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Florida Governor Finally Tells Spring Breakers That The 'Party's Over' After Numerous Calls To Shut Down Beaches Over Coronavirus Concerns

@CBSnews/Twitter; @AlexJungle2/Twitter

The cancellation of spring break in Florida was inevitable with the entire globe put on pause during the coronavirus pandemic.

Or so people thought.


Photos of Florida's crowded beaches were seen across the internet causing anger and disbelief. Allowing tens of thousands of college and high school aged students to ignore public health warnings from the CDC was labeled a cash grab.

The state's GOP governor was accused of putting a priority on tourism dollars over the lives of Floridians.

But on Thursday, Florida's Republican Governor Ron DeSantis finally announced the "party's over" after getting slammed for keeping beaches, bars and other meeting spots open for days.

People were outraged over the amount of time it took for the Governor to announce his decision.


The Republican Governor told Fox & Friends:

"The message I think for spring breakers is that the party's over in Florida."

You can watch the interview in the clip, below.

Gov. DeSantis to Florida spring breakers: 'The party's over' youtu.be


"You're not going to be able to congregate on any beach in the state. Many of the hot spots that people like to go to, whether it's Miami beach, Fort Lauderdale and Clearwater Beach are closed entirely for the time being."
"We would tell those folks maybe come back next year when things are better, but that is not what we're looking for."


Footage of spring breakers cramming the beaches went viral despite everyone being told to adopt social distancing guidelines in an effort to contain the virus.

For Clearwater Beach, it was business as usual last week.

However, DeSantis claimed that any footage of the crowded beaches from Saturday were from before the CDC's guidance limiting the congregation of groups of 250 or more.

By Monday, that guidance was lowered to a restriction of groups with no more than ten people.




With many institutions shut down—including a nearly unprecedented closure of Walt Disney World in its nearly 50-year history—Chuck Smithson, who was visiting from Ohio, took his family to the beach after discovering Mickey had drawn up the castle's drawbridge indefinitely.

Before DeSantis made his announcement about closing the beaches, Smithson told 10News.

"We were supposed to go to Disney, actually, the day they closed it."
"I'm shocked the beaches aren't shut down. I mean we need something to do, other than sit inside, but I'm shocked the beaches aren't shut down."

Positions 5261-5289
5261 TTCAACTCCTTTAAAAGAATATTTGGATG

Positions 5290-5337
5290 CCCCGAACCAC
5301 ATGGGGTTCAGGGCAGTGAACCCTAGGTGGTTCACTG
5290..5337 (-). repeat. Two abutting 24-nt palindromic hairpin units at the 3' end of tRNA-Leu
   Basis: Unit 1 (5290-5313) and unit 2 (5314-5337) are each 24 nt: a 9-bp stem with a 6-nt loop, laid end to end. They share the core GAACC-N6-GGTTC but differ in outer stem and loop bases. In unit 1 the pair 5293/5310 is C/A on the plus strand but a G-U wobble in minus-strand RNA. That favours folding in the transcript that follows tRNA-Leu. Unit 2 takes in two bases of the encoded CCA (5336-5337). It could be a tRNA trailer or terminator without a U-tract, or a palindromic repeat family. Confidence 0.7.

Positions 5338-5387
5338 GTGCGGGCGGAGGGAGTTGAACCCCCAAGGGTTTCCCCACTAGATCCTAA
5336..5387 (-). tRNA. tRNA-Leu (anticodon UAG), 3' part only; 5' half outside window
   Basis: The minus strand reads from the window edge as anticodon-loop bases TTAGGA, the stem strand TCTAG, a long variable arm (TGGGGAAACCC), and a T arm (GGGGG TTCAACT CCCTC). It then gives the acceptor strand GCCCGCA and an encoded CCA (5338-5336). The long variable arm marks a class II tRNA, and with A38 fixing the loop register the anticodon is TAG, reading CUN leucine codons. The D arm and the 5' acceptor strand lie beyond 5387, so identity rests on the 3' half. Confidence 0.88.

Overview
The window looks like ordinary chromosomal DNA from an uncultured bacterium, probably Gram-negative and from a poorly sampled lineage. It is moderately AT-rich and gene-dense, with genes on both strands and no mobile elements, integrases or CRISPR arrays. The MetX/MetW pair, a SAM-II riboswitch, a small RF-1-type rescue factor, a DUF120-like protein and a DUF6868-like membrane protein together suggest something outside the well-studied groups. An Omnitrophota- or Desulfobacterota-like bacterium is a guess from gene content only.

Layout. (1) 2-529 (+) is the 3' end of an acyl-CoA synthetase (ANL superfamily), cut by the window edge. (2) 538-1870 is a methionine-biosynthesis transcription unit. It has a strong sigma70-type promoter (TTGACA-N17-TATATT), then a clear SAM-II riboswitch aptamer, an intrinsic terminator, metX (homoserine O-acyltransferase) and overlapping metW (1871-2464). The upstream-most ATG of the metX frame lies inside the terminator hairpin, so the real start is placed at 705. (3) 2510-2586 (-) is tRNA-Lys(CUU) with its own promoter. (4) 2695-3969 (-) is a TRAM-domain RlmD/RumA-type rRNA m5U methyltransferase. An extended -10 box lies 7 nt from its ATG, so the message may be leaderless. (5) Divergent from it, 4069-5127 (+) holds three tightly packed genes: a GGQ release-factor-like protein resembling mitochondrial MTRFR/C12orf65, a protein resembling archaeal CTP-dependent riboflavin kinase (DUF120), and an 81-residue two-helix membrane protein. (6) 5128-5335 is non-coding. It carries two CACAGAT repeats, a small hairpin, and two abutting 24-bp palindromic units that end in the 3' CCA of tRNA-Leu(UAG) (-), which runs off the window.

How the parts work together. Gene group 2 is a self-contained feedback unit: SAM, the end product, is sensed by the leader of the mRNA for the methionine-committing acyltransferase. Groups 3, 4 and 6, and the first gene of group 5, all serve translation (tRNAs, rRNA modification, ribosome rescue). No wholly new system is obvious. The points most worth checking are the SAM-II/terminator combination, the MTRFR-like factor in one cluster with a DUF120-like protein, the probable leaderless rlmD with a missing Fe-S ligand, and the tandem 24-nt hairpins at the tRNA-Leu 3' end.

Despite the social distancing directive, Smithson was among thousands of other vacationers and college students who refused to let any crisis put a damper on their hedonistic agendas.

One reveler said:

"If I get corona, I get corona. At the end of the day, I'm not gonna let it stop me from partying."


These youngsters fail to comprehend they are likely to spread the virus—despite their strong immune systems—to their grandparents or other people who are more susceptible to catching and dying from COVID-19.


@PW_Fandom/Twitter

DeSantis did say he would not close down every beach in the sunshine state to groups of less than 10 people, but mentioned that the ones remaining open will have to abide by the CDC's virus prevention guidelines.

He added:

"Regardless of local decisions, you're not going to be able to congregate like those images that you saw."
"That's just not something that we are going to allow and so you want to work constructively with the locals to get the best solutions."

Still, Florida's beachgoers are not panicked.



Their lack of awareness incited condemnation from social media and politicians like the governor's predecessor and fellow Republican, Florida Senator Rick Scott.

He issued a stern order for the spring breakers turning a blind eye to the crisis.

"Get off the beach."

The former governor—who put himself in self-quarantine after meeting with a Brazilian government aide at Mar-a-Lago who tested positive for COVID-19—told CNN's John Berman on New Day:

"What are you thinking about by being on the beach around all these people that might have coronavirus and you're going to go home and potentially infect the people you love the most."
"What are you thinking? Stop doing it now!"

Some people think the beach closures were too late.




For spring breakers lamenting their lost opportunity for frivolity, they will have to wait until next year.